Global warming could be dangerous in a number of ways. One particular strange way is that by the end of the century it could expose the hazardous waste of a nuclear test base in Greenland if the melting of the ice that covers it continues.
The discovery has been revealed in a new study recently published in Geophysical Research Letters by a team of researchers from York University in Toronto. Climate change and its global warming effects that results in the melting of ice sheets will also bring forth another set of problems that were abandoned and forgotten. It can create environmental and political problems as it could complicate relations between the US, Denmark, and Greenland, which recently has become an autonomous territory.
At the height of the Cold War, the US signed a treaty with Denmark who had authority over Greenland, in order to build a base called Camp Century on the ice sheet of the island. For the public, the purpose of the base was scientific research such as drilling for ice cores, but it also functioned as a top-secret nuclear missiles testing site, codenamed Project Iceworm. Its true purpose was to determine if launch sites could be built close enough for missiles to reach the Soviet Union. The base was decommissioned in 1967, but except for its nuclear reactor, everything else was left behind thinking that it would forever be covered in ice and snow.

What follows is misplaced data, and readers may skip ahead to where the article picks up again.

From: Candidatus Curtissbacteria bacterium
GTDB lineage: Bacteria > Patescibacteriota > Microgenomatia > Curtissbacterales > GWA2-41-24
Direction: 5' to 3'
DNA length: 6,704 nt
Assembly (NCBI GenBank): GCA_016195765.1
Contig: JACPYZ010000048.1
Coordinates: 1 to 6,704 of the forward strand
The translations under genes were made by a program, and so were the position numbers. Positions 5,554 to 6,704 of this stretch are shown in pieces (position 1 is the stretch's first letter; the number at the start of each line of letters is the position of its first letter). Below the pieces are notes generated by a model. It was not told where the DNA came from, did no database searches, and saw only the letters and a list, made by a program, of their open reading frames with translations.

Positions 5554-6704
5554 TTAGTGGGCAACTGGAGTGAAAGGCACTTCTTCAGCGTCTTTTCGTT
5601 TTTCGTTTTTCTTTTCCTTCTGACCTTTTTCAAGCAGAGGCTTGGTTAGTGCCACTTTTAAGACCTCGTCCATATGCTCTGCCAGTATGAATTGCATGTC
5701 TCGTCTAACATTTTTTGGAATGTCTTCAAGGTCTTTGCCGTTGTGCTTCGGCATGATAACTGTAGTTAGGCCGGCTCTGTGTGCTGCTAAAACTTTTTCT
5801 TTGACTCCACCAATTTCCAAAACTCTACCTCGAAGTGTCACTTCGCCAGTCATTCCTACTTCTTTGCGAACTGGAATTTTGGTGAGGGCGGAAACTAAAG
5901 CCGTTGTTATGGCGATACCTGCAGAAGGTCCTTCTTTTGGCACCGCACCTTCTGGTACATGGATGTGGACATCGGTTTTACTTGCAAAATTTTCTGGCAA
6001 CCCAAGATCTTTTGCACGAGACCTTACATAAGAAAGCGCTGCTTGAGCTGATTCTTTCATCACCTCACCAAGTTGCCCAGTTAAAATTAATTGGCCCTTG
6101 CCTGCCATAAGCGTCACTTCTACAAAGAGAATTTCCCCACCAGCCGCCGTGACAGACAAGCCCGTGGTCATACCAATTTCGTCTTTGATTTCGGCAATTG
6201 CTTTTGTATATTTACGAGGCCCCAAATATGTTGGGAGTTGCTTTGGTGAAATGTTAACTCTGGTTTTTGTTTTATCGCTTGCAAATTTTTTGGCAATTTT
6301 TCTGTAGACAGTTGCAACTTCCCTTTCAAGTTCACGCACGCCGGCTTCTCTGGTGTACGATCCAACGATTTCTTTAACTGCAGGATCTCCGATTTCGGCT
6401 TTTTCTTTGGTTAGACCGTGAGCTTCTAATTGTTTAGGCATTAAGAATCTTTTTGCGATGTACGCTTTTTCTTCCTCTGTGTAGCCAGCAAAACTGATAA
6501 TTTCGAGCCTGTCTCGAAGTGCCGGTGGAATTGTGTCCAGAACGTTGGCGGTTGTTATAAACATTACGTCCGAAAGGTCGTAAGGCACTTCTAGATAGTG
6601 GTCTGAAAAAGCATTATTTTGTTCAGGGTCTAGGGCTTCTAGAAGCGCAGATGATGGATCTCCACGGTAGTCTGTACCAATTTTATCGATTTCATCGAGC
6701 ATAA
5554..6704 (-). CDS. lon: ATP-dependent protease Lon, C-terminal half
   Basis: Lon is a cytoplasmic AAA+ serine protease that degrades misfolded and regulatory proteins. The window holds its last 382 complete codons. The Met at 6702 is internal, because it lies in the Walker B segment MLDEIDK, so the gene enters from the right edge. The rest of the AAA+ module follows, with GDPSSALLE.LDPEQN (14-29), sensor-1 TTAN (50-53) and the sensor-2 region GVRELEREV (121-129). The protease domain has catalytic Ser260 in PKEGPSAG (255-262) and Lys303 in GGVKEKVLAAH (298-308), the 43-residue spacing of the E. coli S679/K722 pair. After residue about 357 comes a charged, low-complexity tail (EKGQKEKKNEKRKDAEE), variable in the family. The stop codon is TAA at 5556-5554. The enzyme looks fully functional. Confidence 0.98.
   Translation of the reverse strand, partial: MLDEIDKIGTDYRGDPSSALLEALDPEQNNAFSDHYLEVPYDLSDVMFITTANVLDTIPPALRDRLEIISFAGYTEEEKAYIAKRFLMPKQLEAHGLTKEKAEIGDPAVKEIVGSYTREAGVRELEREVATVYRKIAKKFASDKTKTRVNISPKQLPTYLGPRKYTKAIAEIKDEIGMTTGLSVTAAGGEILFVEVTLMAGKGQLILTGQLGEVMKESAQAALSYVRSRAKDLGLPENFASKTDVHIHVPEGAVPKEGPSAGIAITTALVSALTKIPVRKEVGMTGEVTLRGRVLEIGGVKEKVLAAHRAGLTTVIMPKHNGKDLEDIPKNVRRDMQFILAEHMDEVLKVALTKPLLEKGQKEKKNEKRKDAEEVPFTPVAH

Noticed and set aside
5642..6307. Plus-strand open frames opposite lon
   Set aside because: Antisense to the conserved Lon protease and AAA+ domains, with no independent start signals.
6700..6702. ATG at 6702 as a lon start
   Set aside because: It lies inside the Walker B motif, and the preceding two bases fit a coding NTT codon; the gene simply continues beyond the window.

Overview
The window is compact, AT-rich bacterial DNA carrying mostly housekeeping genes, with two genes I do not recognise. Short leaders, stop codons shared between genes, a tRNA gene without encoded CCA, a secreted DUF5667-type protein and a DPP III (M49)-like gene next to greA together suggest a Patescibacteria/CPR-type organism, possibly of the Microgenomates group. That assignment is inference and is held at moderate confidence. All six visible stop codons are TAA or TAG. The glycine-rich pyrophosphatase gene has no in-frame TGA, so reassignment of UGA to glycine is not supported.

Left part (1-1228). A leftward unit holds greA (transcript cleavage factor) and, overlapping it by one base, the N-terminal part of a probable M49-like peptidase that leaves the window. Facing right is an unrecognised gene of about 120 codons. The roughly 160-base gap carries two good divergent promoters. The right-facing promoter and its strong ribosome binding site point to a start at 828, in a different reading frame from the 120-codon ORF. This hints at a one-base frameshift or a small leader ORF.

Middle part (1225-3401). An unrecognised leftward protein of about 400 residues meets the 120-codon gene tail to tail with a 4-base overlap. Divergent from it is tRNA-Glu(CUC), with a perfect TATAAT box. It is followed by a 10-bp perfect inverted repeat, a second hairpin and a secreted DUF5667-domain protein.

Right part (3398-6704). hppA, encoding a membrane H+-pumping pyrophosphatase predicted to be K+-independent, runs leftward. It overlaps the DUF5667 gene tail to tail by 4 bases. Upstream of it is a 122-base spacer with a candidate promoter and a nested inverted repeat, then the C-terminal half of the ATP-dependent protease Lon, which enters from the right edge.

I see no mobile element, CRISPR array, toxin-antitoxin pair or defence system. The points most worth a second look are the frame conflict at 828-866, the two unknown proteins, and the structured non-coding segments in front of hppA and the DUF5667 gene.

Currently, Greenland’s ice sheet is melting at the alarming rate of almost 8,000 tons per second. This can lead to 280 billion tons of ice melting and calving off into the ocean every year. At this rate, the researchers think that the base will be completely exposed by the end of the century as the ice loss is greater than the annual increase in snow.
According to Liam Colgan, a climate scientist and the lead author of the study:
“Two generations ago, people were interring waste in different areas of the world, and now climate change is modifying those sites.”
The scientists determined that Camp Century hosts around 9, 200 tons of was in the form of abandoned infrastructure, 20, 000 liters of waste fuel, 24 million liters of biological waste such as sewage, and radioactive coolant water from the reactors. The most dangerous elements of the base and its buried waste, are the polychlorinated biphenyls (PCBs). They pose a significant threat to the local environment because they don’t break down naturally. When the ice covering the base melts, the PCBs may seep into the ocean, where it can build up in fish and other animals, and it has the potential to cause cancer in humans if ingested.
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